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  1. #41
    roteague's Avatar
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    Quote Originally Posted by stevebarry
    not much of anything yet....but you havent seen any of it....so whatcha gettin at?
    Just trying to see what your opinion of your own work is. I've looked at your work, and it looks good to me - I would call it "art", and I hope you do as well.
    Robert M. Teague
    www.visionlandscapes.com
    www.apug.org/forums/portfolios.php?u=2235

    "A man who works with his hands is a laborer; a man who works with his hands and his brain is a craftsman; a man who works with his hands and his brain and his heart is an artist" -- Louis Nizer

  2. #42
    stevebarry's Avatar
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    Quote Originally Posted by roteague
    Just trying to see what your opinion of your own work is. I've looked at your work, and it looks good to me - I would call it "art", and I hope you do as well.
    its drastically different from what most here seem to consider art though.
    steve barry
    my stuff

  3. #43
    MattKing's Avatar
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    Quote Originally Posted by John McCallum
    I don't think that defines it well enough.
    You are absolutely right, and I have tried to reword my previous post to make more sense!

    Matt

  4. #44

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    Can see what you're getting at.

    Quote Originally Posted by stevebarry
    its drastically different from what most here seem to consider art though.
    OK enough teasing Steve. Jump in, the water's warm.

  5. #45
    stevebarry's Avatar
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    all im sayin, is when talking about art photographers, you cant compare the "fine art photographer" examples given in this thread to say : evans, weston, freidlander, bullock, shore, eggleston, etc. can you?

    i am no arbiter of what is and is not art, just saying....most things labeled "fine art" these days, i would not consider art. for the most part. if that makes sense.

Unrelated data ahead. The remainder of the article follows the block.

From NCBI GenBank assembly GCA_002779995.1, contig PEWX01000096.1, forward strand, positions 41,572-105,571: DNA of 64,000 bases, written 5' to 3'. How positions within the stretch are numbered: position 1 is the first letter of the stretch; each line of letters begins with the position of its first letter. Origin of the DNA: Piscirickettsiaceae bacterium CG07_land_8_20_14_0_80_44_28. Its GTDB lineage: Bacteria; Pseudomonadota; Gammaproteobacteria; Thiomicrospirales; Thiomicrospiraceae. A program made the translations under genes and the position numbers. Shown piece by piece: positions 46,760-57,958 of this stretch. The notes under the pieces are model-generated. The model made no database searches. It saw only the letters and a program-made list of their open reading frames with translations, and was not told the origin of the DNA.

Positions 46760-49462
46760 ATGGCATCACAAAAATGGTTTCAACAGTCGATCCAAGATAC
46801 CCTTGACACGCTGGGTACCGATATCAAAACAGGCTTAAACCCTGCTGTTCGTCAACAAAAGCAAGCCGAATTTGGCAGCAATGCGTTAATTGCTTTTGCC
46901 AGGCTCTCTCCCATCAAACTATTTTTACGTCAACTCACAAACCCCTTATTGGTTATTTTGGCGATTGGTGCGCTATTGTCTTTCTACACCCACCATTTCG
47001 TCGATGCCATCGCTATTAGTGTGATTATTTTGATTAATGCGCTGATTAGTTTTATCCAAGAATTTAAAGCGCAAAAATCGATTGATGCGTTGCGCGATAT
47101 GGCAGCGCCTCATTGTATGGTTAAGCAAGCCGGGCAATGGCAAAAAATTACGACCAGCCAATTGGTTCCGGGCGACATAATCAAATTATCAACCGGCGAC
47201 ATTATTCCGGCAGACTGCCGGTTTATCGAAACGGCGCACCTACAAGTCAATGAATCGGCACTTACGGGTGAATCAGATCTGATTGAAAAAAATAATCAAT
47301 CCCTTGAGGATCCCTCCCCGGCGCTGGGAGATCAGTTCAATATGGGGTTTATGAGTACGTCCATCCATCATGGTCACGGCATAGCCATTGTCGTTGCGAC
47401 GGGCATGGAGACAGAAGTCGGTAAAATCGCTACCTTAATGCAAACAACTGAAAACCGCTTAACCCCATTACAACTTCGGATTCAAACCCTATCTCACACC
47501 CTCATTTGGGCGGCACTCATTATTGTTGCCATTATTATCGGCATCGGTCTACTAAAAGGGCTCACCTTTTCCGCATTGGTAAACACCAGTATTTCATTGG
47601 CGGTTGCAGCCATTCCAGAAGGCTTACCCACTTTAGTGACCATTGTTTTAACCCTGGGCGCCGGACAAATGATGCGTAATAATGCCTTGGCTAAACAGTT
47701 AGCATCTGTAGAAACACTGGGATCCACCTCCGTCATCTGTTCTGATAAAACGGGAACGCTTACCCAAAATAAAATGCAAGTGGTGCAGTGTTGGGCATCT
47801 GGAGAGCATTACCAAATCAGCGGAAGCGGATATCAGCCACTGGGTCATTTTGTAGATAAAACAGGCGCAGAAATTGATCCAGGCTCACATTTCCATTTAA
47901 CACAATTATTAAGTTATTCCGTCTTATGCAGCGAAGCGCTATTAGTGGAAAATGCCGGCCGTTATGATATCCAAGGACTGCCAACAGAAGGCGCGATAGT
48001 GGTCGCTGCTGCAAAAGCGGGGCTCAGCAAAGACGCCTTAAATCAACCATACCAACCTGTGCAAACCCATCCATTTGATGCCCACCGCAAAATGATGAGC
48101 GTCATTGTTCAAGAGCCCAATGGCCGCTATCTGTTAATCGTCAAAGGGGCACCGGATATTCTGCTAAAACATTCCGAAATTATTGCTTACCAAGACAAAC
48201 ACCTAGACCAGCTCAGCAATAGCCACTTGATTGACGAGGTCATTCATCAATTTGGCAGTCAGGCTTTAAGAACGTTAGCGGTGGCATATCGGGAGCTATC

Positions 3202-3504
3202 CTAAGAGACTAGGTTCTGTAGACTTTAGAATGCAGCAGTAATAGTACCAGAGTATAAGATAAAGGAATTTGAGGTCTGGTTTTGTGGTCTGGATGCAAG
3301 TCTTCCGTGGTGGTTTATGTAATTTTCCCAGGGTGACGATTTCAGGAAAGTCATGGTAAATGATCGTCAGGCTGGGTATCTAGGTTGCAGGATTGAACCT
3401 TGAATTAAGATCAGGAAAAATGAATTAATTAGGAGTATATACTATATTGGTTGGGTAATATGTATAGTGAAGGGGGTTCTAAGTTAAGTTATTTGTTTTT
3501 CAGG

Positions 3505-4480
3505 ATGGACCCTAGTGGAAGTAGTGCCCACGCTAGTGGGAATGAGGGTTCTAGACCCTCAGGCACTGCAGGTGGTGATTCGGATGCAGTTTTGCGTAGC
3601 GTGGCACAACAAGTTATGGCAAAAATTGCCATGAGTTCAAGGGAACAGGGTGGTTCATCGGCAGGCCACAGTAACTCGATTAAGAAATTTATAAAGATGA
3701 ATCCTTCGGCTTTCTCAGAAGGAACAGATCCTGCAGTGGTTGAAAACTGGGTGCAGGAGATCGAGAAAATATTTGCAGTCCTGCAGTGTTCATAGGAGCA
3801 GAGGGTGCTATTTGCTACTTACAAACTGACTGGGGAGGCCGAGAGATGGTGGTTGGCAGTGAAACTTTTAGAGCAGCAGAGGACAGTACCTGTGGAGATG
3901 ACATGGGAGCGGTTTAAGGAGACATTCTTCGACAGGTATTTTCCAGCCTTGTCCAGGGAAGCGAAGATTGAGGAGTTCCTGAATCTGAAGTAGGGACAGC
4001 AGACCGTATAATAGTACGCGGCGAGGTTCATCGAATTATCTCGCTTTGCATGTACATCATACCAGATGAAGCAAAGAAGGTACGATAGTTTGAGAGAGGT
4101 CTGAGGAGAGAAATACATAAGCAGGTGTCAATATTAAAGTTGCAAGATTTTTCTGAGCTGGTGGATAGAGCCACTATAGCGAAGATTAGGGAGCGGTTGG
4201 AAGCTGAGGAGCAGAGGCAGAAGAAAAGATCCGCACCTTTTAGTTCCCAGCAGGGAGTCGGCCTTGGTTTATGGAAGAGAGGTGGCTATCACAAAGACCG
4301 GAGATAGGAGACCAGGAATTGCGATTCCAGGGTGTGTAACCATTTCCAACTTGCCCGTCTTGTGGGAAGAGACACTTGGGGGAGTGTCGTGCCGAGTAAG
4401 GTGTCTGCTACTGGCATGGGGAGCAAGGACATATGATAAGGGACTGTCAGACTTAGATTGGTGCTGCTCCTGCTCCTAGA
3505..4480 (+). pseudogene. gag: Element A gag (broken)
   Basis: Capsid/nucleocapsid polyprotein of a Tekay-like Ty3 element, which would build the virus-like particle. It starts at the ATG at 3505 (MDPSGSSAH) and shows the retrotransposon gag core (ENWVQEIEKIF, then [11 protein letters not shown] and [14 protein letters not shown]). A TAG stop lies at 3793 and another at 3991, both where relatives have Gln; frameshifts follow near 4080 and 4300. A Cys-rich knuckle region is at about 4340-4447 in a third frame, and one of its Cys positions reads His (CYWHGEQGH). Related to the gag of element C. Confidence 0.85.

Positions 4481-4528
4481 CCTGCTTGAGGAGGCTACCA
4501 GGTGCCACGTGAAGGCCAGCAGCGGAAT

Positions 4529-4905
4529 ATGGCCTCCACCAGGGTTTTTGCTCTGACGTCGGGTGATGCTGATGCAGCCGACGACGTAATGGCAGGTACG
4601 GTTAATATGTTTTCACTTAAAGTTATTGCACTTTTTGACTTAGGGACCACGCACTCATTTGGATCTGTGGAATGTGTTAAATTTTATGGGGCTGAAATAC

steve barry
    my stuff

  6. #46
    David H. Bebbington's Avatar
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    Rather a dense collection of cryptic statements here!
    Quote Originally Posted by stevebarry
    lots of egos here.
    On APUG, or in the art world? And is this good or bad? A certain amount of self-belief and self-assertion is essential if you are going to present work to the world.
    Quote Originally Posted by stevebarry
    very few people understand art.
    Artists in general have the aim of making their art as understandable and accessible as possible (as opposed to critics, who mainly want to mystify everything and justify their own existence). Presumably the "very few" includes yourself?
    Quote Originally Posted by stevebarry
    any real artist can take a great photo, but few photographers make "art".
    No and yes - lack of skills training is a major handicap for a photographic artist - you need to understand how the camera sees, be quick in operating your camera if necessary and understand how to manipulate the medium to make it say what you want it to say. Yes, few photographers produce art - it's too easy to be sidetracked by photographic technology, and dealing with the emotional journey of becoming an artist is more than most photographers can handle.
    Quote Originally Posted by stevebarry
    evreything gets called "art" today....the breakdown of authority....everyone is an artist, musician, journalist, writer, critic, etc. on the internet.
    Automatic deference to authority was that great mindset that brought us the Holocaust, the Vietnam war, etc., so three cheers that it has broken down. Yes, everyone can be an artist, musician, journalist, writer, critic, etc. today on the Internet - but to be GOOD, you need the same qualities that were always necessary!

    Regards,

    David

  7. #47